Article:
Tenable Research found 3 vulnerabilities in RSLinx Classic (exploits here)that were patched in September 2018 and March 2019. There is a stack overflow in the remote application command SendRRData over port 44818. There are also several other memory corruption vulnerabilities in the application executable RSLINX.exe that allow an attacker to execute arbitrary code.

[Critical] CVE-2019–6553 A remote unauthenticated attacker can execute arbitrary code.

[Critical] CVE-2018–14821 A remote unauthenticated attacker can execute arbitrary code.

[Critical] CVE-2018–14829 A remote unauthenticated attacker can execute arbitrary code.

Simulating an ICS attack

A simple table with a bunch of exploits to critical vulnerabilities might not feel very impactful to many people, so we will walk through a theoretical attack using freely available software to simulate a nuclear power plant. Stuxnet only needed 3 new vulnerabilities to spread through an isolated network and damage centrifuges in the targeted Iranian nuclear facility. Any of the vulnerabilities listed above could have been discovered by a threat actor and used as a key component in a targeted attack to disrupt or damage industrial hardware.

Nuclear Power Plant Basics

To set up the simulated attack scenario we should first establish some baseline terminology and functionality of a nuclear power plant. You should skip this paragraph if you already know how nuclear energy works! :)

Nuclear power plants heat water using a fission reaction to produce steam. The steam spins turbines that produce electricity. The reaction is controlled mainly by rods of neutron absorbing material (control rods) which can be inserted into the core. The control rods slow down the fission reaction as they are inserted into the nuclear reactor and speed up the fission reaction as they are withdrawn. In addition to the control rods, the fission reaction is also controlled by a moderating substance between the fuel rods. This moderator substance differs between types of reactors. The infamously unstable Russian (RBMK) nuclear power plants and nuclear reactors in the UK (AGR) use graphite as a moderator. All newer nuclear reactors (PWR, PHWR, BWR) use water as a moderator which makes for much more stable design parameters. Additionally, nuclear power plants implement safety systems such as rapid control rod insertion (SCRAM) and injection of boric acid into the coolant to quickly kill the fission reaction.

How does a nuclear core explode?

In the case of older graphite moderated designs, runaway reactivity conditions can be reached by disabling security systems designed to shut down the reaction, restricting coolant flow, and withdrawing the control rods from the reactor core. In the case of the Russian RBMK nuclear disaster, safety systems were shut down by poorly trained technicians operating the power plant. During a targeted attack, power plant control systems will be arrested by malicious code injected into the control network and redundant safety systems disabling operator access and falsifying information to the control operators to delay emergency response. In older reactor designs that use graphite moderators and rely on responsive control systems to maintain the naturally unstable nuclear fission reaction, unstable reactivity conditions can be reached within a matter of minutes.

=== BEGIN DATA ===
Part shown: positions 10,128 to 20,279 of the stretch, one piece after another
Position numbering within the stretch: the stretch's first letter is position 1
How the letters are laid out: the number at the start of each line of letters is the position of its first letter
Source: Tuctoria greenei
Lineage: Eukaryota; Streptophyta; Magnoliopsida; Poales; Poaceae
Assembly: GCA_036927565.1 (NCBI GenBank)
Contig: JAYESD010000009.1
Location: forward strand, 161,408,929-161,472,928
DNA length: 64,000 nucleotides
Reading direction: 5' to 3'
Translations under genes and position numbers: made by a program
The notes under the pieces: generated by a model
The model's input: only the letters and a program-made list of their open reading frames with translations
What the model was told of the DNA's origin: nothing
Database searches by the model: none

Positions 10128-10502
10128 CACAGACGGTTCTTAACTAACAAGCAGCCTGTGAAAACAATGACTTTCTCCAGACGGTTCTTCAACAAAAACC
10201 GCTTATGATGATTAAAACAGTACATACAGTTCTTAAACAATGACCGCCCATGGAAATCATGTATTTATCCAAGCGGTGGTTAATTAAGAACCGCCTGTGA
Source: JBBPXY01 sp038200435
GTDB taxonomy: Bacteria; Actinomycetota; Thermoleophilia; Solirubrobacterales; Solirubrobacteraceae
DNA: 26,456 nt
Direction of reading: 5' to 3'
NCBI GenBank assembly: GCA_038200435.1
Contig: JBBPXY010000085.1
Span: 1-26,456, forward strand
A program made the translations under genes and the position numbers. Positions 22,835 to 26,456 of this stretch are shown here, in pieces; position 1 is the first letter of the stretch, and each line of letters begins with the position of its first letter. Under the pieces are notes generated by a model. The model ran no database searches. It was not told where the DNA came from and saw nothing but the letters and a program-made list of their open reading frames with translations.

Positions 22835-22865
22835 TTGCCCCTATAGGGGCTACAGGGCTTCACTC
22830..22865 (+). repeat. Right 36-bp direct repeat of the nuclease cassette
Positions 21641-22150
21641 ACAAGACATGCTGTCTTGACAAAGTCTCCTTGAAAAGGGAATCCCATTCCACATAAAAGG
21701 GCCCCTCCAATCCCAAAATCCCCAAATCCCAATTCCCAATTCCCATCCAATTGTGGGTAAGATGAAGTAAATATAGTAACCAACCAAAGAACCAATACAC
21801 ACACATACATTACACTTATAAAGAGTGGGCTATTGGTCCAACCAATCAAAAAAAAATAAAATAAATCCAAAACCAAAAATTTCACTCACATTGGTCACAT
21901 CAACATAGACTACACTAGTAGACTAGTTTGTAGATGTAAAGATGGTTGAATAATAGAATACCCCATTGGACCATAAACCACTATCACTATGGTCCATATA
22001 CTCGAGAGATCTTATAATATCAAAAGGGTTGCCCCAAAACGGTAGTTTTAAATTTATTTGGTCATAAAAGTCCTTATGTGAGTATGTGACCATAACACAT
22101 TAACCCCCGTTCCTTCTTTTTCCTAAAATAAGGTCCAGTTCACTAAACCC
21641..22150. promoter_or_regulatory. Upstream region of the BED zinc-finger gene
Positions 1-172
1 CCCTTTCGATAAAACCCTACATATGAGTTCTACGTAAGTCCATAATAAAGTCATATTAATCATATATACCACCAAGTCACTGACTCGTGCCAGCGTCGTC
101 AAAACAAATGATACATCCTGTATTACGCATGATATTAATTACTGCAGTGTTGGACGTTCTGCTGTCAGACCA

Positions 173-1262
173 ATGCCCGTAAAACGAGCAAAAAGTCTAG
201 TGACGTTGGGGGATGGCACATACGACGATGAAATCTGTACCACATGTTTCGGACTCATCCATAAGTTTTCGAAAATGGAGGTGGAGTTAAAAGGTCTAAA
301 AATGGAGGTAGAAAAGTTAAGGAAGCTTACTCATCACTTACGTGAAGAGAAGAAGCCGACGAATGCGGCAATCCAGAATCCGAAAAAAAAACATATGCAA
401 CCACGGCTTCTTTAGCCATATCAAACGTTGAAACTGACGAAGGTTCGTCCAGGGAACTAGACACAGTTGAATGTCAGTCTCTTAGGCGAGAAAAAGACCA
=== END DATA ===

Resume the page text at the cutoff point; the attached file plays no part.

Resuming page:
Chernobyl RBMK runaway nuclear fission reaction resulting in steam explosion

For more modern light water (LWR) nuclear power plant designs, runaway nuclear fissions are theoretically and practically impossible because of the use of water as a moderator and its negative feedback coefficients. As the temperature of the moderator increases and it undergoes state change to gas, the nuclear reactivity decreases. This makes it so that there is no case, even in a disaster or malicious targeted attack, in which a runaway nuclear reaction can occur. This built-in safety makes it so that disasters like Chernobyl cannot occur. However, in these types of reactors, malicious code manipulating control systems, disabling emergency reactivity systems, and stopping coolant flow can still lead to nuclear meltdowns, hydrogen-air explosions, and the release of radioactive material as seen in the recent Fukushima accident.

Simulated Nuclear Power Plant

An older nuclear power plant with graphite moderation and water cooling (RBMK, EGP) design would be extremely susceptible to a malicious attack. These types of reactors don’t exist in the US and are being phased out where they do exist. We will instead simulate a reactor used in the US (PWR) and determine some worst-case scenarios in which an attacker can cause damage or disrupt operation.